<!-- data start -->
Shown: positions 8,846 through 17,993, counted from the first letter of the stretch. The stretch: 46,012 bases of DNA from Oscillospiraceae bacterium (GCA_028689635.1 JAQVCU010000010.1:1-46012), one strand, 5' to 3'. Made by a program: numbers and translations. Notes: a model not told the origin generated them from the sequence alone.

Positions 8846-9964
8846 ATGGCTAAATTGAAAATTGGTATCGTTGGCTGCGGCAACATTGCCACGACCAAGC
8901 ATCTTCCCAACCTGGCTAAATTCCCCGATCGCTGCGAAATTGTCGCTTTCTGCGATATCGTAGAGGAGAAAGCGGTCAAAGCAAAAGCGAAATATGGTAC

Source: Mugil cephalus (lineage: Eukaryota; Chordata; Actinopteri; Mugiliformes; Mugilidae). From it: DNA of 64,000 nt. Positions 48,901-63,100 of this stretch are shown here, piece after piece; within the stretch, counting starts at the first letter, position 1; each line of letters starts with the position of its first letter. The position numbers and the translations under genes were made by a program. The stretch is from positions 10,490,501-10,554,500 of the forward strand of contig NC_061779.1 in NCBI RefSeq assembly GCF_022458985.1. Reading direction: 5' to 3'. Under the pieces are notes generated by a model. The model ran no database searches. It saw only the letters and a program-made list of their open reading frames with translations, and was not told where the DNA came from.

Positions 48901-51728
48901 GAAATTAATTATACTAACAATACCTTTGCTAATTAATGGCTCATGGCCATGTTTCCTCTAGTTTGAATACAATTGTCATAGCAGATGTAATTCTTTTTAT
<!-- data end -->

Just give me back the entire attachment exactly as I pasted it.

Shown: positions 8,846 through 17,993, counted from the first letter of the stretch. The stretch: 46,012 bases of DNA from Oscillospiraceae bacterium (GCA_028689635.1 JAQVCU010000010.1:1-46012), one strand, 5' to 3'. Made by a program: numbers and translations. Notes: a model not told the origin generated them from the sequence alone.

Positions 8846-9964
8846 ATGGCTAAATTGAAAATTGGTATCGTTGGCTGCGGCAACATTGCCACGACCAAGC
8901 ATCTTCCCAACCTGGCTAAATTCCCCGATCGCTGCGAAATTGTCGCTTTCTGCGATATCGTAGAGGAGAAAGCGGTCAAAGCAAAAGCGAAATATGGTAC

Source: Mugil cephalus (lineage: Eukaryota; Chordata; Actinopteri; Mugiliformes; Mugilidae). From it: DNA of 64,000 nt. Positions 48,901-63,100 of this stretch are shown here, piece after piece; within the stretch, counting starts at the first letter, position 1; each line of letters starts with the position of its first letter. The position numbers and the translations under genes were made by a program. The stretch is from positions 10,490,501-10,554,500 of the forward strand of contig NC_061779.1 in NCBI RefSeq assembly GCF_022458985.1. Reading direction: 5' to 3'. Under the pieces are notes generated by a model. The model ran no database searches. It saw only the letters and a program-made list of their open reading frames with translations, and was not told where the DNA came from.

Positions 48901-51728
48901 GAAATTAATTATACTAACAATACCTTTGCTAATTAATGGCTCATGGCCATGTTTCCTCTAGTTTGAATACAATTGTCATAGCAGATGTAATTCTTTTTAT